Pointlessness Disguised as Passion
Man, they have games like that they're going to need to build bigger stadiums and the TV ratings are going to go through the roof.
Two of the toughest, fiercest teams in the sport, both now and by tradition, hammering away at each other. Big, nasty dudes on both sides, more than a few from very difficult upbringings where violence was a part of life.
For 60 minutes in front of a massive, jacked up crowd on its feet for much of the night, full contact on every play, spiced up with some spectacular skill plays.
Yet somehow, the Pittsburgh Steelers and Chicago Bears managed to deliver it all without a single bout of fisticuffs or an incident of idiotic violence outside the norm, and without either coach having to say afterwards "we're not proud of what happened."
Why? Well, because it's the culture of the toughest game on the continent that fighting on the field shows a LACK of manhood and discipline.
And, of course, the NFL, as a league, doesn't stand for it.
At the same time the Bears and Steelers were banging heads, the Maple Leafs and Buffalo Sabres were demonstrating, one more time with feeling, why the hockey culture's twisted view of manhood remains repellant to so many, and probably why the NHL's version of the sport continues to appeal mostly to Canadians and a tiny demographic south of the border.
The Leafs, it seems clear, will end up with at least one and possibly two suspensions out of it, which won't stop those who believe in this stuff from arguing they did exactly what they had to do (and don't bother mentioning to these folks that the Chicago Blackhawks had one of the NHL's lowest fight totals a year ago en route to the Stanley Cup.)
We can go 'round and 'round with all that happened, and this will be used to justify that and the other way around. Leaf TV, house organ of MLSE, carried it all live, and given that the mentality of the hockey wing of the organization remains to have the biggest brawling team in hockey, it's no surprise the game was broadcast in such a way as to suggest that boy, the Leafs had really accomplished something special on this night.
You had bigger players attacking smaller players, vicious stick-swinging, unprotected skulls being smashed into the ice and the most comical sight of all, goalies fighting.
You'll be able to find somebody in Buffalo and Toronto willing to justify each and every part of it. Only when it was all over and it became clear David Clarkson of the Leafs will begin his tenure in Toronto on the suspended list for leaving the bench to join in a fight did the MLSE broadcast attempt to take a sombre, too-bad-this-all-happened point of view, and even then some were arguing that Clarkson did the right thing.
Phil Kessel, too, may find himself in hot water for his bit of stick-swinging, although the fact it was clearly in self-defence and aimed at the ankles of the pointless John Scott will weigh slightly in his favour.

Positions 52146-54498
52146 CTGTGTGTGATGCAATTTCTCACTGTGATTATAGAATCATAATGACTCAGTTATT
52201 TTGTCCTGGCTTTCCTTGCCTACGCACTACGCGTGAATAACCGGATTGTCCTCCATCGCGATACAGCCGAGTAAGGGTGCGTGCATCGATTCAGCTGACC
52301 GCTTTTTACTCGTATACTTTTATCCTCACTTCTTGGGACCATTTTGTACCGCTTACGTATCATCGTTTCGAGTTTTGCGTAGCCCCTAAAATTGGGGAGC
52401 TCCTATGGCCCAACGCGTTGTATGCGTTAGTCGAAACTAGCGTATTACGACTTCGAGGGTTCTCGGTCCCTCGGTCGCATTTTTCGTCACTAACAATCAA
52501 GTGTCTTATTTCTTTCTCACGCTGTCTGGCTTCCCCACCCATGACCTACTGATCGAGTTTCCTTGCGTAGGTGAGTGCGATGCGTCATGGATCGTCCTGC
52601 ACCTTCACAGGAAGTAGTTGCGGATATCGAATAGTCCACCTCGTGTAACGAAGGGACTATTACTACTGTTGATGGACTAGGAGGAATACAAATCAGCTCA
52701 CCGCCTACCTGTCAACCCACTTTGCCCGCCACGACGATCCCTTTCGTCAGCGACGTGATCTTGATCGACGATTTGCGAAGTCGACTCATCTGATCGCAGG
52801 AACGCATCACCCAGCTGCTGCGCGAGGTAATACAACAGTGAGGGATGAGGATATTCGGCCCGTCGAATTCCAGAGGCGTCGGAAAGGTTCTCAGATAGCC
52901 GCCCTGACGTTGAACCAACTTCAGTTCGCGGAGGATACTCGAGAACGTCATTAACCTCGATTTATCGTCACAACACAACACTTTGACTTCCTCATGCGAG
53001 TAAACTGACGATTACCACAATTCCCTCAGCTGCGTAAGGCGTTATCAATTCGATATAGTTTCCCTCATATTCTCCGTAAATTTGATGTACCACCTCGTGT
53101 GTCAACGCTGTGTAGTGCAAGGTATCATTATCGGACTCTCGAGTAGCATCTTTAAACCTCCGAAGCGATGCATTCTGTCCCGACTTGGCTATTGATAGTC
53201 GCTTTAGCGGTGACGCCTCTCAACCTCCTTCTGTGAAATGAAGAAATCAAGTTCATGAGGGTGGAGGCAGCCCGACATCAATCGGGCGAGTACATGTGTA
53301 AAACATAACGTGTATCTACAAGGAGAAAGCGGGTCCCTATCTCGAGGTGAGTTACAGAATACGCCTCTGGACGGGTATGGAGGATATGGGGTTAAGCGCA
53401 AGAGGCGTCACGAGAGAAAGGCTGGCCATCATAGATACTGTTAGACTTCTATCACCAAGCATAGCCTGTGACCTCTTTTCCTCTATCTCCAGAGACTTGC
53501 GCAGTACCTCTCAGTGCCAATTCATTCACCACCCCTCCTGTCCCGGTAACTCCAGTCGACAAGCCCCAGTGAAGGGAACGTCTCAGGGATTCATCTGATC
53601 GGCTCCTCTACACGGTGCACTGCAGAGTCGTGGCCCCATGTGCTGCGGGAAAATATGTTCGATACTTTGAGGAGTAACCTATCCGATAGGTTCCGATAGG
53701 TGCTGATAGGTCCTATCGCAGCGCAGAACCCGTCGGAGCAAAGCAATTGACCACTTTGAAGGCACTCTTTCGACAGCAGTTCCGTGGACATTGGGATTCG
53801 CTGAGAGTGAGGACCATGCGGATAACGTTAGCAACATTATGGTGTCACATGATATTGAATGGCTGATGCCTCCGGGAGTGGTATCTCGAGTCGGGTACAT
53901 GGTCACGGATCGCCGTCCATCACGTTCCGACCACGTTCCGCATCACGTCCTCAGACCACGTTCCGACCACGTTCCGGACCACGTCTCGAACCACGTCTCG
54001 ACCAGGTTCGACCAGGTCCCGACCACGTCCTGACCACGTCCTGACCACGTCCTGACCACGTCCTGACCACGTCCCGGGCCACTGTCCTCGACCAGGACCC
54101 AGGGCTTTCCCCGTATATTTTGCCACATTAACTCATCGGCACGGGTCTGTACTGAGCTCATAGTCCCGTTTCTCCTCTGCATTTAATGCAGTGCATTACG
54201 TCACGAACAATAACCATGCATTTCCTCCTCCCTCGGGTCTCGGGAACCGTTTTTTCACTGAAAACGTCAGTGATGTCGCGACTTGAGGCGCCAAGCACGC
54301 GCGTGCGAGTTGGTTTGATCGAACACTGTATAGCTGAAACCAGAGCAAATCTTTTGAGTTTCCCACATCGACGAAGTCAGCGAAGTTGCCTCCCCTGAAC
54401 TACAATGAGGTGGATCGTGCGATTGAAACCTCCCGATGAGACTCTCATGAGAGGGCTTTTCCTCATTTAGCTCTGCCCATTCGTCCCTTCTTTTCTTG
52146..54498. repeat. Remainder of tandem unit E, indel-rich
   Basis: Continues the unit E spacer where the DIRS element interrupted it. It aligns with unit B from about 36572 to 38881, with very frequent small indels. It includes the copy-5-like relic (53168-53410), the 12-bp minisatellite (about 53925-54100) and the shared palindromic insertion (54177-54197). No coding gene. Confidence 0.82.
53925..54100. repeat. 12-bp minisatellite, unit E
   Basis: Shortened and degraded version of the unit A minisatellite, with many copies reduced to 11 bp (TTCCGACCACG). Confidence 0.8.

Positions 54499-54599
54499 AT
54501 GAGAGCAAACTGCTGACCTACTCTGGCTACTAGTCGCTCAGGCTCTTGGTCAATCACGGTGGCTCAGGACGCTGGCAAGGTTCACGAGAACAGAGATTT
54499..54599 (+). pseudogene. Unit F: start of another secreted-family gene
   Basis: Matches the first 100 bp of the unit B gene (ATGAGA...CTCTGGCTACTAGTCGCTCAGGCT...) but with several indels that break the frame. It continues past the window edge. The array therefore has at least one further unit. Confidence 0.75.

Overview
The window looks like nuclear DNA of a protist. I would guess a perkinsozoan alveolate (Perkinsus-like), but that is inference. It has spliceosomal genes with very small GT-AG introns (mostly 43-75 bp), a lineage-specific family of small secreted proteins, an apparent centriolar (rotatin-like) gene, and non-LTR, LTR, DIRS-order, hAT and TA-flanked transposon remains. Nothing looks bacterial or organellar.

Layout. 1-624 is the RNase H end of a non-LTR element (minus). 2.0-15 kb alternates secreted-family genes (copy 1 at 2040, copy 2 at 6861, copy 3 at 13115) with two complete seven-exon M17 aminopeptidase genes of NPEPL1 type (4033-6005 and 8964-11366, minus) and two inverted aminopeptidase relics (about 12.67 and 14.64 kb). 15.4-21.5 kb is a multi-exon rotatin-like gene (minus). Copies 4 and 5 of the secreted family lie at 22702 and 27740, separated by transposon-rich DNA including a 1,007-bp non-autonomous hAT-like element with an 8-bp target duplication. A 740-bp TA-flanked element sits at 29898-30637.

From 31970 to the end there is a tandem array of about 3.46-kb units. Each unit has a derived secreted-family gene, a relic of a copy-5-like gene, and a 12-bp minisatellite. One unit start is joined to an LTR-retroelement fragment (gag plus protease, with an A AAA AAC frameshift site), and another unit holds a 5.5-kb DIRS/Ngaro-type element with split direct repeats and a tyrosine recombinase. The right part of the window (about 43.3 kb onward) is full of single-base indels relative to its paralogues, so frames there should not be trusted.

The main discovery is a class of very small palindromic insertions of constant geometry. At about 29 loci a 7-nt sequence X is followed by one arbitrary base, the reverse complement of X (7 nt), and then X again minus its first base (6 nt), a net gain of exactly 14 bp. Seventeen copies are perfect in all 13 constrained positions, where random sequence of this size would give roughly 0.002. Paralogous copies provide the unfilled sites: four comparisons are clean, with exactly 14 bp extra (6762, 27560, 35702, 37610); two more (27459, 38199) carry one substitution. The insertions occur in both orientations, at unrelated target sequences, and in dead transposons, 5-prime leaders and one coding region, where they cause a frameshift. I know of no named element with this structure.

But the guy who really deserves NHL sanctions for all that ensued?
Try Ron Rolston, the Sabres coach.
A U.S. college guy, no less, who has spent most of his time playing and coaching hockey in leagues where full face-masks are worn and fighting means immediate ejection.
Rolston, after seeing Corey Tropp decide to start a fight with apprenticing Leaf tough guy Jamie Devane and end up groggy and beaten up for his efforts, responded as though it was Devane who had attacked his player and sent out the aforementioned Scott, who for years now has taken up NHL roster spots because he is 6-foot-8 and a fighter of moderate ability.
It was the classic tap on the shoulder, the "and-don't-dance" wordless missive from the coach.
Rolston wanted revenge, so he sent out Scott. Leaf coach Randy Carlyle didn't want any part of it, so he sent out his best forwards, believing the "code" - enforcers aren't supposed to go after non-combatants - would defuse the situation.
Nope. The referees, more concerned with having cameras mounted on their helmets, seemed blissfully unaware that there might be a problem brewing, and did nothing until after Scott had dropped his gloves and decided to go after Kessel, who responded as though he was chopping wood with his stick.
Then came the line brawl. Then came Jonathan Bernier vs. Ryan Miller.
If Rolston hadn't sent out Scott, nothing would likely have happened. Or perhaps Scott, in the way it's supposed to work, would have challenged Devane after he left the penalty box.
But the "code," as we know, is a most flexible philosophy, usually twisted in such a way as to the legitimize the presence of enforcers. "Policemen" like Scott use it at their convenience to rationalize their actions.
Clarkson, it should be noted, really didn't that involved in the mess. The suspension is automatic, although there are cases in which the league has chosen to invent a rationale that excuses the conduct, and Leaf fans can hope that's the case here.
He's a rambunctious boy, Clarkson, and he made a regrettable error in judgement that will likely cost him dearly. Carlyle seemed displeased with Clarkson's decision and the entire mess afterwards.
"We're not proud or happy with what went on," said Carlyle.
But if you really want to pinpoint the blame for Sunday night's ugliness, pin it where it belongs.
On Rolston. Give him 10 games and you're dealing with the actual root cause of Sunday's stupidity.
But that will likely never happen because the NHL unofficially sanctioned this stuff for years, blissfully unaware other sports with much greater popularity, TV ratings and revenues would never stand for it.